Former Pendleton Marine sergeant sentenced to death - CBS News 8 - San Diego, CA News Station - KFMB Channel 8

Former Pendleton Marine sergeant sentenced to death in Vista murder

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LOS ANGELES (CNS) - A former Marine who tortured and killed a young mother in her home when she surprised him during a burglary was sentenced Thursday to death.

Derlyn Threats, 29, was convicted of first-degree murder with special circumstances in the September 2005 death of 24-year-old Carolyn Neville in Vista.

This is a breaking news update. For more, read the earlier story below.

VISTA (CNS) - A former Camp Pendleton Marine sergeant who tortured and fatally stabbed a young mother who caught him stealing video games from her Vista home nearly five years ago could be sentenced Thursday if a judge denies his motion for a new trial.

Derlyn Ray Threats, 29, was convicted last year of first-degree murder and special circumstances in the Sept. 1, 2005, death of 24-year-old Carolyn Neville.

Jurors recommended that Threats be put to death.

Thursday, Vista Judge K. Michael Kirkman will consider a defense motion for a new trial based on allegations of jury misconduct. If the motion is denied, sentencing will follow.

The victim, who had just returned home from dropping her 6-year-old son at school, was stabbed more than 70 times, including final blows from garden shears the defendant got from her garage.

Threats was convicted Nov. 13 of murder, robbery and burglary charges, along with special circumstance allegations of murder during a robbery, murder during a burglary and murder by torture.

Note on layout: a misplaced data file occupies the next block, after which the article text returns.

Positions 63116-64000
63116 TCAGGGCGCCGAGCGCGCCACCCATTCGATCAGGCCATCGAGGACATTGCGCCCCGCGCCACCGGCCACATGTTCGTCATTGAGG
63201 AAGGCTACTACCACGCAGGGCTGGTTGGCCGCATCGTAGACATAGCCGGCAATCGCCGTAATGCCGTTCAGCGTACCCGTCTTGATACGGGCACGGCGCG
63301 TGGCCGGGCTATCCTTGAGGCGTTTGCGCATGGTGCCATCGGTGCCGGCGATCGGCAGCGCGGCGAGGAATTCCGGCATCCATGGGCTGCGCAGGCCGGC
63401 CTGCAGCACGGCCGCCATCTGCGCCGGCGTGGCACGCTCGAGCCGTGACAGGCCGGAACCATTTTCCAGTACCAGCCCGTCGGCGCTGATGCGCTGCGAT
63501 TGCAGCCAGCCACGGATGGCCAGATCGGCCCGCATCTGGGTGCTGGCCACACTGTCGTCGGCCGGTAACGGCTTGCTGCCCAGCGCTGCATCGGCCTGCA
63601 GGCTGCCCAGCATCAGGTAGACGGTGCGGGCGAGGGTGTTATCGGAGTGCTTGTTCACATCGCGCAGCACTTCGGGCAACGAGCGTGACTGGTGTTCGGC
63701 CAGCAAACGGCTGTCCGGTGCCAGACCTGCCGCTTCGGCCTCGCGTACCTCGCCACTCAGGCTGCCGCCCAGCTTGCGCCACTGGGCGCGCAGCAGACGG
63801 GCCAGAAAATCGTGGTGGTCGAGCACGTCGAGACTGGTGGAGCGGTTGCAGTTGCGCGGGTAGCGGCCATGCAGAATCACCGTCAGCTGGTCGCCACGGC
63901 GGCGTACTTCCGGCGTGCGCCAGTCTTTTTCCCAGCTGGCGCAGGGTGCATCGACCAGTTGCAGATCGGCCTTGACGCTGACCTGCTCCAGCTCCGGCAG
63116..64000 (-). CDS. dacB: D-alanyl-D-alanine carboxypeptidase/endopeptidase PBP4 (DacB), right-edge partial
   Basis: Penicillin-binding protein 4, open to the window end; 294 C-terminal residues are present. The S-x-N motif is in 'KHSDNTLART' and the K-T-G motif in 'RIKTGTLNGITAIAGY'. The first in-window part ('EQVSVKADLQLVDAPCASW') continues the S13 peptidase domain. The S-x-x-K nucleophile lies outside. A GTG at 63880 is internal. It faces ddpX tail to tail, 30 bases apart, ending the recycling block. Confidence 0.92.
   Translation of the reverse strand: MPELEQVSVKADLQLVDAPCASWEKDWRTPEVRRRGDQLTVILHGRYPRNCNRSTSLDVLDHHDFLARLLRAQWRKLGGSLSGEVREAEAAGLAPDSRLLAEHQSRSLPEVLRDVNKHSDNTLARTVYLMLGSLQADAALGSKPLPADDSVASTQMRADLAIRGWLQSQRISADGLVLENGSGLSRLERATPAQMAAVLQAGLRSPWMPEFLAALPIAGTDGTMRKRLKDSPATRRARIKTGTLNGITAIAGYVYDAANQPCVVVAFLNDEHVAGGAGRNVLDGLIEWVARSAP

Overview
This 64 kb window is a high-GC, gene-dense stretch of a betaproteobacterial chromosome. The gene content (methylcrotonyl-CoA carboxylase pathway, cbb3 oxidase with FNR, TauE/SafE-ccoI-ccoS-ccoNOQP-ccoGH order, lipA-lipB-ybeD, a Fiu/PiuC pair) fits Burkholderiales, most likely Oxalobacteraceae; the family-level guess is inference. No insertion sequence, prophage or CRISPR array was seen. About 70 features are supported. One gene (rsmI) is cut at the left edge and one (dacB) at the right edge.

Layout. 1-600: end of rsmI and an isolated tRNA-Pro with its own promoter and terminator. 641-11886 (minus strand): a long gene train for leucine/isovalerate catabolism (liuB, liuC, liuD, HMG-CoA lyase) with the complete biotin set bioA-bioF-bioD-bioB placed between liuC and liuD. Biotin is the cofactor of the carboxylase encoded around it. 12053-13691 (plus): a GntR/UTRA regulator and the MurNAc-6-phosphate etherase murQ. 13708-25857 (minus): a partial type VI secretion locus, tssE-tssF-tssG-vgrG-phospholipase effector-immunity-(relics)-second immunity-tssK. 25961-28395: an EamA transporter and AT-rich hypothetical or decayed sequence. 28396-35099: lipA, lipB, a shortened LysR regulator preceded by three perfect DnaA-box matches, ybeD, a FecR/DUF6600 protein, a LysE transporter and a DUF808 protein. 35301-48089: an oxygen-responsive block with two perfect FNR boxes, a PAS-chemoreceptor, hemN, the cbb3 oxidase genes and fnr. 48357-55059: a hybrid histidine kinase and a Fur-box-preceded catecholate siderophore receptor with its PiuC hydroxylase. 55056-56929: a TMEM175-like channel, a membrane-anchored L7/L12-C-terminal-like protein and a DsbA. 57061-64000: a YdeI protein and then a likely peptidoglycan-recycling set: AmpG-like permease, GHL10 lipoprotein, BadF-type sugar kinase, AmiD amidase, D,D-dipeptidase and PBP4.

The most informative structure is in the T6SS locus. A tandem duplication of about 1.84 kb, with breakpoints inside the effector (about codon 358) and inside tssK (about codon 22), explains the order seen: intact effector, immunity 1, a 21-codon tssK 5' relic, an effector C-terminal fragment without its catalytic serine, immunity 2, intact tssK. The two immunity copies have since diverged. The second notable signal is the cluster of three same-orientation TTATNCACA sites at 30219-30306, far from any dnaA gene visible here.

In the penalty phase, jurors heard from Neville's 10-year-old son, who said in videotaped testimony that he tries not to think about his mother too much because he doesn't want to cry.

The defendant's mother, Cynthia Allen, said her son meant everything to her and begged the jury to spare his life. She said she had been a crack addict, alcoholic and prostitute who sometimes beat her son because "he got in the way."

Deputy District Attorney Patrick Espinoza told jurors in the penalty phase of trial that the evidence against Threats painted "a damning picture of guilt."

Though injured, Neville was able to get outside, but Threats pulled her back in the house, locked the door and continued to attack her for 20 minutes, Espinoza said.

"She wanted to get away. She wanted to live another day, and you know she was fighting for her life," he said.

He inflicted 70 separate wounds, including 47 to the victim's head, face and neck, mostly while she was alive, a medical examiner investigator testified.

Espinoza called the killing "sadistic -- just a level of horror (with) unspeakable acts," and said Threats was found at a nearby home with the victim's blood splattered on his clothing, providing "damning, compelling evidence of guilt."

Neighbors said they'd seen Threats earlier that day casing the neighborhood looking for homes where, according to authorities, he could steal video games.

According to investigators, before the killing, Threats had been up all night playing video games, and after killing Neville, he went back to loading video games into a suitcase he had taken from her laundry area.

Defense attorney James Weintre told the jury in his closing argument that a neighbor named "Tony" was the real killer. He said Threats was a peaceful and non-violent person who couldn't have committed the murder.

Espinoza said the defense tried to pin the murder on Tony because he is African-American, as is Threats, but that investigators determined that Tony was sleeping when Neville was killed.

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